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have been even greater had the establishment been placed upon a different footing, as we shall see presently. Although it is advisable that the Cadet College should not be situated too near the seaport town, yet in every respect it is to be desired that the senior College should be in the dockyard, and the old building is quite well suited to the purpose. It is not too much to saw that the advantages gained by officers studying there are multiplied tenfold by the circumstance of their residing in the principal dockyard of the kingdom. Not a day passes without there being something novel and instructive to be seen in this immense establishment; every class and description of vessel may there be compared together; the latest improvements in steam machinery, the newest inventions in artillery, the art of shipbuilding, and every method of rigging—all may be seen and studied there during the daily stroll round the yard, which is the constant practice of the student officers. We therefore trust, that wherever it may be determined to fix the situation of the junior College, the senior establishment may remain where it is. We have seen how that the course of study at the College for the lieutenant's commission has of late ears fallen to the ground. This s much to be regretted, for, as we before showed, the system was an excellent one for the service. It is, however, a question whether it is altogether desirable that an officer at the sub-lieutenant's age should remain for such a long period on shore, for it is just at that time of life that the most valuable experience at sea is gained. We would rather suggest a different plan, which we think would benefit the profession still more. It is a very general opinion in the service that officers should remain for three years on the sub-lieutenants' list, and then be promoted as a matter of course, when they would have been, according to the scheme we have proposed, at least six years at sea,

and not less than twenty-two years of age. Now it is in the rank of lieutenant that officers at the present day remain longest, the commander's commission being most difficult of attainment. We would propose, therefore, that after three years' sea-service in the rank of lieutenant, officers should be permitted to join the College for a course of study similar to that which the mates formerly went through; and that a commander's commission should be given halfyearly to the individual passing the highest examination. By this plan all the benefits of the former system would be restored, and, as we think, with increased advantage both to the service and to the officers. The College should likewise be open, as at present, to half-pay officers who may wish to go there to study scientific subjects; and every encouragement ought to be given to induce men of ability so to employ their intervals of forced idleness. According to the present system, there is no regular course of study prescribed, but each officer is, as we have mentioned, allowed to follow the bent of his own inclination, and to take up whatever subject he has a taste, for. So far this is a wise arrangement, for the naval profession embraces such a diversity of matters—standing as it does in close relationship with nearly every department of science—that it would be impossible for any person, except he were endowed with an extraordinary intellect, to gain more than a slight acquaintance with the higher branches of all the subjects bearing upon his calling. He might, indeed, be “Jack-of-alltrades,” but he certainly would be “master of none.” It is therefore more desirable that an officer should confine himself to one or two subjects, and follow them up as far as he is able; and since the various ramifications of science are interwoven with, and to a great extent depend upon, each other, he could not fail, in gaining a thorough know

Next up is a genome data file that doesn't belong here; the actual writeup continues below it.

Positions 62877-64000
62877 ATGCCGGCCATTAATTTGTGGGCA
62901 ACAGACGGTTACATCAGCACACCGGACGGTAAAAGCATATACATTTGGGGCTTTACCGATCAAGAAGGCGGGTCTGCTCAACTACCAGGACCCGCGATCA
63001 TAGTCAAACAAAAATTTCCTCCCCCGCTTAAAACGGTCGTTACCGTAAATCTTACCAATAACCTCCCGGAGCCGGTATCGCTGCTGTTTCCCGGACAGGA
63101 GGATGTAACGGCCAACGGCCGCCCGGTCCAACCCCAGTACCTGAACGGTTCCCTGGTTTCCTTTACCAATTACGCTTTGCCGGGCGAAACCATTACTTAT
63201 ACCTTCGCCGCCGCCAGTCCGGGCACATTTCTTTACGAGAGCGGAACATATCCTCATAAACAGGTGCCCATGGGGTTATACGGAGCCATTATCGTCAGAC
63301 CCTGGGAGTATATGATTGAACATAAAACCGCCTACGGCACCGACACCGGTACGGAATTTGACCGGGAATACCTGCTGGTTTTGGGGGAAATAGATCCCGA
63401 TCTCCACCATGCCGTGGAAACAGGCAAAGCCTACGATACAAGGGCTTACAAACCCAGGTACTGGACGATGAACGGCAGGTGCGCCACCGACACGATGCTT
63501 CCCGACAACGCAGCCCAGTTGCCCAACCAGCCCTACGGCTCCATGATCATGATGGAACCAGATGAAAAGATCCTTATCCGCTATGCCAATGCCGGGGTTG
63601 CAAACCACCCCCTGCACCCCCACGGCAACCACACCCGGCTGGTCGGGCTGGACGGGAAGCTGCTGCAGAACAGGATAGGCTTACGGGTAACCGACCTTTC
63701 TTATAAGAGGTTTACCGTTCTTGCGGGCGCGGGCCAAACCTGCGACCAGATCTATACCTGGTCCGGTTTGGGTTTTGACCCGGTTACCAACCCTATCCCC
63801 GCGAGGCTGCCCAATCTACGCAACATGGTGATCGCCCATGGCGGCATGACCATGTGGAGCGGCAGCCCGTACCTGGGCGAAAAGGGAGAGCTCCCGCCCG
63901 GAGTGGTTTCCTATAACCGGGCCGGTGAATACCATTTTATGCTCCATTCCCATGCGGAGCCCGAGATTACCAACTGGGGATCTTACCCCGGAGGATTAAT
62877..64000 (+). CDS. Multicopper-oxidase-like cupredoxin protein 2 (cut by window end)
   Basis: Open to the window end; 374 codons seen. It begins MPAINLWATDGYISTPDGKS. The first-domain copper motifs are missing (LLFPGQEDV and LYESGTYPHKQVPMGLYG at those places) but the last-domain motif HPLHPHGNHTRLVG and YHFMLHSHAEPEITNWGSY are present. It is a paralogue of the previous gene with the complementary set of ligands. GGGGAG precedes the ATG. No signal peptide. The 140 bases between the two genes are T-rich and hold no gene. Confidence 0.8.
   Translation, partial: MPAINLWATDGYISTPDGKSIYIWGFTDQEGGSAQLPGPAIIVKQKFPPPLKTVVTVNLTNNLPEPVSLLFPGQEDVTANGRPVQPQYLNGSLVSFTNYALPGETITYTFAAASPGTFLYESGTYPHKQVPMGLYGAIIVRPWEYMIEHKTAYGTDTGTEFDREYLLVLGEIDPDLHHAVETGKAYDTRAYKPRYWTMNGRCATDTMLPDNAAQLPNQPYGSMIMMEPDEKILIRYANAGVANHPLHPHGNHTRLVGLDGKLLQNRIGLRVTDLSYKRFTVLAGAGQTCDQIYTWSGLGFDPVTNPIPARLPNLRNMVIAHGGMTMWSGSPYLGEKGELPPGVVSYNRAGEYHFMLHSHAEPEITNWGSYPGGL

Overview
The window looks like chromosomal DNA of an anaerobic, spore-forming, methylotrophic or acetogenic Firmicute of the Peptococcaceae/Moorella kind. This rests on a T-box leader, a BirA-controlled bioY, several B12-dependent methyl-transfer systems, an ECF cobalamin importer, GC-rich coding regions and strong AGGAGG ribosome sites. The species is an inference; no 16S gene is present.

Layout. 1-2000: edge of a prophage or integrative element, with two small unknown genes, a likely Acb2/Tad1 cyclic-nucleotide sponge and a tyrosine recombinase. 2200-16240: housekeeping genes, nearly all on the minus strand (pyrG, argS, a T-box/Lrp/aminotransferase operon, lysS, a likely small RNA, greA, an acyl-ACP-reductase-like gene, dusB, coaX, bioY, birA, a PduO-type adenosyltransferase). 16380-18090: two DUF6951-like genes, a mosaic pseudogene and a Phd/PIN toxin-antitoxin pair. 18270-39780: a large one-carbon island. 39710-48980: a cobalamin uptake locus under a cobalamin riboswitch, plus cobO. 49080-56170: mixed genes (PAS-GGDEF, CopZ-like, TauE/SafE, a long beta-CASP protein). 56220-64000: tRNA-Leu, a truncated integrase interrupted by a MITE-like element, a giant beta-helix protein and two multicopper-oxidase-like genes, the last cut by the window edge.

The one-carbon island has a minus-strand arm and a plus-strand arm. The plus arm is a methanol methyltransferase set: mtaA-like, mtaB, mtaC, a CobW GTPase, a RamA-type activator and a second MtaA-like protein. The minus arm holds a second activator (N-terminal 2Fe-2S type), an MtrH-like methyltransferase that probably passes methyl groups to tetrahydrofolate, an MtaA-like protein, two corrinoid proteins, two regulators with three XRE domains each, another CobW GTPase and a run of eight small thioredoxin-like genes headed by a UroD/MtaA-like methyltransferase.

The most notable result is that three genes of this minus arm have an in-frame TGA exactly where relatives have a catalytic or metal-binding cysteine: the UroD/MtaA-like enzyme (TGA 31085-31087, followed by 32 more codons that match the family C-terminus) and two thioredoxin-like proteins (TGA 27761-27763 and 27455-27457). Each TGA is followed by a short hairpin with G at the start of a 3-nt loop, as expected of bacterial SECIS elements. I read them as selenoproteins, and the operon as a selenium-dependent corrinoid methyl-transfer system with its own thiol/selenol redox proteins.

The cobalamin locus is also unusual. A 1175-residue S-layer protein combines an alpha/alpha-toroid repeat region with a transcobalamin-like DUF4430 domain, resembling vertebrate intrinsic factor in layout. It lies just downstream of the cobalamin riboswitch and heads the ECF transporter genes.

ledge of one, to acquire a certain ins:ht into others. To this end there should be every facility afforded to enable the offiters to carry out their studies properly ; but, unfortunately, this is not the case at present; and no one is more painfully aware of this than are the excellent Professor and his colleagues, who have striven continually, but without effect, to induce the Admiralty to supply the necessary means for that purpose, such as instruments, apparatus, and other appliances. The only subject which has been brought under a regular system is Steam, for which there is an established course to go through, and an examination at the close of it with classed certificates of proficiency. And, fully alive to the unsatisfactoriness of the state of matters, the Professor, in framing the steam course, did all in his power to remedy it, by including— as well as practical instruction— such theoretical requirements as rendered a certain amount of mathematical knowledge necessary; while the highest class of certificate requires, in addition, a considerable knowledge of mechanics and hydrostatics. But it is not compulsory to go through even the steam course— although practically every one does so-and that finished, which is generally in six months at most, there is no longer any regular system to follow, nor any further certificate of study to be obtained. Therefore those officers who may have studied for three or four years at the College, and acquired a high amount of scientific knowledge, have nothing to distinguish them from such as may have merely passed through the steam course with a third-class certificate. They have neither experienced any encouragement to persevere in their studies, nor have they any other reward to look to for the labour they have bestowed pon them, except that which is con; amed in every well-regulated mind - consciousness of having emplayed one's time in a profitable man

ner.

There is an observatory belonging to the College, which, if it were kept for the use of the students, would be of the greatest value to those who might be disposed to study astronomy; but this observatory is used as a depôt for the Government chronometers and meteorological instruments; and since the rating of these chronometers— upon whose accuracy the safe navigation of our ships depends—is performed solely by means of the transit instrument in this observatory, it would never do to let it be used as a hack instrument for the purpose of instruction. At present,